About two years ago the Center for Affordable Housing Finance commissioned a scoping study on the demand for housing microfinance (HMF) in Africa. Very much a journey of discovery, the process had the benefit of exposing the various strands of literature around housing microfinance at that time. The literature dealing with HMF in Africa was scant, although perhaps understandable, given that this was still very much a novel concept for financing housing development.
The HMF environment was defined by a small number of ground-breaking pieces of work. Frank Daphnis and Bruce Ferguson’s book in 2004 Housing Microfinance: A guide to practice was the very first work to comprehensively deal with housing microfinance. The book provides a basic definition of the concept; an assessment of the market; and explores important issues such as that of scale. Prior to this, there was very little writing where housing microfinance was called by name. Instead typically, practices that lent support to incremental housing methods were the subject of writing for example lending by NACHU in Kenya and the Kuyasa Fund in South Africa. These were however not named explicitly as HMF. There were some exceptions. The precocious work done in 2000 by the Centre for Urban Development Studies Harvard University for example was a regional synthesis of housing microfinance initiatives in Asia Latin America and Sub Saharan Africa. Bruce Ferguson in 2003 had also in an article in the journal Small Enterprise Development written of HMF as key to improving habitat, and more interestingly, key to the sustainability of general microfinance organisations. There was more than an implied reference to HMF in Malhotra’s article titled “Financing her home, one wall at a time“ in the same year.
That pivotal work in 2004 laid the foundations for people to more than ever engage with the concept and then limited practice of HMF, and there was an appreciable increase in literature thereafter. For example, the HMF message was taken up by the large and better known institutions whose core work is about increasing financial access to the poor. In 2005, CHF featured a very practice oriented guide titled So you want to do housing microfinance. This was targeted at microfinance institutions and was followed through with a similar guide for doing HMF in Morocco. Indeed in Africa, HMF was taken sufficiently seriously now for country specific writing to be undertaken. FinMark Trust emerged with a country HMF study for South Africa, and the African Union for Housing Finance with a number for Tanzania, Ghana and Swaziland. HMF writing within the continent also became more diverse given a greater understanding of its potential and utility to achieve various societal goals. Its ability to assist in overcoming socioeconomic exclusion in the post war context in Angola and its ability to assist in achieving sustainable livelihoods for example were the subject of writing in 2007. Finally, writing on different approaches to doing HMF emerged as the practice and thinking around HMF increased in sophistication by 2008.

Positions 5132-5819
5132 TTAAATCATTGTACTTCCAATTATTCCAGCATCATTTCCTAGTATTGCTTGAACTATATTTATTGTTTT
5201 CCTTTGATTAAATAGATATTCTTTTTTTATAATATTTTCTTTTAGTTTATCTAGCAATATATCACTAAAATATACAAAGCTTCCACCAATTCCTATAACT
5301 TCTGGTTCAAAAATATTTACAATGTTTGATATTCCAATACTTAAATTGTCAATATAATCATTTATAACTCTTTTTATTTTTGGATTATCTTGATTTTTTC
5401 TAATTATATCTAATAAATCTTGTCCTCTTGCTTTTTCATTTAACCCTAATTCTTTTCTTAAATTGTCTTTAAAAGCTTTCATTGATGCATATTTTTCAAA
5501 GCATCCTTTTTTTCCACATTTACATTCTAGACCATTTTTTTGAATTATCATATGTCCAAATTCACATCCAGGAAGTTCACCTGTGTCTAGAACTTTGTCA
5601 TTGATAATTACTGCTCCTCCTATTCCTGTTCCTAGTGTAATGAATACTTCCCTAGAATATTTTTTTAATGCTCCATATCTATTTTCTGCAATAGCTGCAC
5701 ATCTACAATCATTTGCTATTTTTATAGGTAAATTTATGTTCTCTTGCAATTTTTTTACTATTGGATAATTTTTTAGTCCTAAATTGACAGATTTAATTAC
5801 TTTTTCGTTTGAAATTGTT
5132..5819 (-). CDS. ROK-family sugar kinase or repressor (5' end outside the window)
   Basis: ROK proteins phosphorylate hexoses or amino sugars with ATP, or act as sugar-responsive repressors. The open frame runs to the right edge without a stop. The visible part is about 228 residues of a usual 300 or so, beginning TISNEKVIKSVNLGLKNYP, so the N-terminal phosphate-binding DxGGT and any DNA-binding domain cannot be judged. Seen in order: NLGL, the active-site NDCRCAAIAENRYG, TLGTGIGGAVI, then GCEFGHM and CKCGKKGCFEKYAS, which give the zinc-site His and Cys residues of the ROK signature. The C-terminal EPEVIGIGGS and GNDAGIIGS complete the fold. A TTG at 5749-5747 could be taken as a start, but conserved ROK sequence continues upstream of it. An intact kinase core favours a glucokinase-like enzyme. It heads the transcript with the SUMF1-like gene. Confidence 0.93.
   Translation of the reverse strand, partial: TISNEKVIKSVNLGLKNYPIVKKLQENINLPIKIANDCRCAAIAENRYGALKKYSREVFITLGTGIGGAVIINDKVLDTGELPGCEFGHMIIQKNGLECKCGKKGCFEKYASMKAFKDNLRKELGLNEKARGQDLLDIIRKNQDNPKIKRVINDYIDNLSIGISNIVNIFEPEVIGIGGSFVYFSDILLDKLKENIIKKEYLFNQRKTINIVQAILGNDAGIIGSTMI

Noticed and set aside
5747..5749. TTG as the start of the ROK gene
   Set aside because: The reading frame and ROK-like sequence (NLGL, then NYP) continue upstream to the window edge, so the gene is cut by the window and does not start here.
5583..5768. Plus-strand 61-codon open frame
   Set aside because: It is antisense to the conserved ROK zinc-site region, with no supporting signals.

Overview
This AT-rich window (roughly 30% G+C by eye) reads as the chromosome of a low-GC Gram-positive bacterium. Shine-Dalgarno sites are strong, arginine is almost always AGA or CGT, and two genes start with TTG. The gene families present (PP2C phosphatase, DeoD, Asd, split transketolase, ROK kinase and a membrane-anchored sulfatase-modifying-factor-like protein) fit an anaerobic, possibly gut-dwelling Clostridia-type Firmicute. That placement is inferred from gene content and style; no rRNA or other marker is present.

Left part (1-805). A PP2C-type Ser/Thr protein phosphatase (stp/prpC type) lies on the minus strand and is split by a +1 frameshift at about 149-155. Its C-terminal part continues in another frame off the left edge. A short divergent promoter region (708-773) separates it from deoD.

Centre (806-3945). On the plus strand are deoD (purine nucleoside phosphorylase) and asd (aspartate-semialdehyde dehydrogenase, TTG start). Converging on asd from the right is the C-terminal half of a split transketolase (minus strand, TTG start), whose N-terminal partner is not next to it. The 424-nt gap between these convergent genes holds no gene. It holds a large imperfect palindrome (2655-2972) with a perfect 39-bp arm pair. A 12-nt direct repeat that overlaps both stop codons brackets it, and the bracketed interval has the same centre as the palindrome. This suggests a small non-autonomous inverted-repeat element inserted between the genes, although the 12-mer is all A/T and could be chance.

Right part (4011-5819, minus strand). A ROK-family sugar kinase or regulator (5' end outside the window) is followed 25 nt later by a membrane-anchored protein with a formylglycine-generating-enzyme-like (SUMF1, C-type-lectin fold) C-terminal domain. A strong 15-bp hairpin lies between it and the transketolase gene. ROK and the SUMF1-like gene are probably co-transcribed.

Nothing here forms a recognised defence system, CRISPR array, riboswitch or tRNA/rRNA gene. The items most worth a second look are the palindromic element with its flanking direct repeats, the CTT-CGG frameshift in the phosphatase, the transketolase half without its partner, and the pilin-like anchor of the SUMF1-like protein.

Since then to date, more writing on HMF in the continent has emerged. The Centre for Affordable Housing Finance has been instrumental in generating and disseminating knowledge on the practice in Africa. In 2010, the critical area of support services for HMF lending was the subject of focused study, with case studies from practice in Kenya, Tanzania, South Africa, Uganda, and Malawi. Knowledge on the practice has also been generated from workshop reports co-convened by the centre , dwelling on housing support services as well as regional gatherings of practitioners since 2011, in Mozambique and Nigeria among others. There have likewise been housing finance sector studies which while not limited to HMF, have given some important insights into that practice in various countries in the continent including Mozambique, Botswana, Malawi, Namibia, Uganda, Benin, Rwanda, Kenya, Nigeria, Angola, Ethiopia and South Sudan. The Centre’s latest project is one looking at the State of Housing Microfinance in the continent. Meanwhile another important study into HMF includes the Bank of Tanzania study into the housing microfinance market in that country, completed in 2012 and expected for dissemination soon.
Meanwhile development of literature is progressing on another related front, incremental housing. This has recently seen resurgence in interest given the poor record of other housing interventions. The Cities Alliance for example has recently been very prominent in writing on and propounding on this housing delivery methodology around the world and in Africa. The methodology has also obtained sufficient interest and support to have a dedicated website where there are considerable resources available.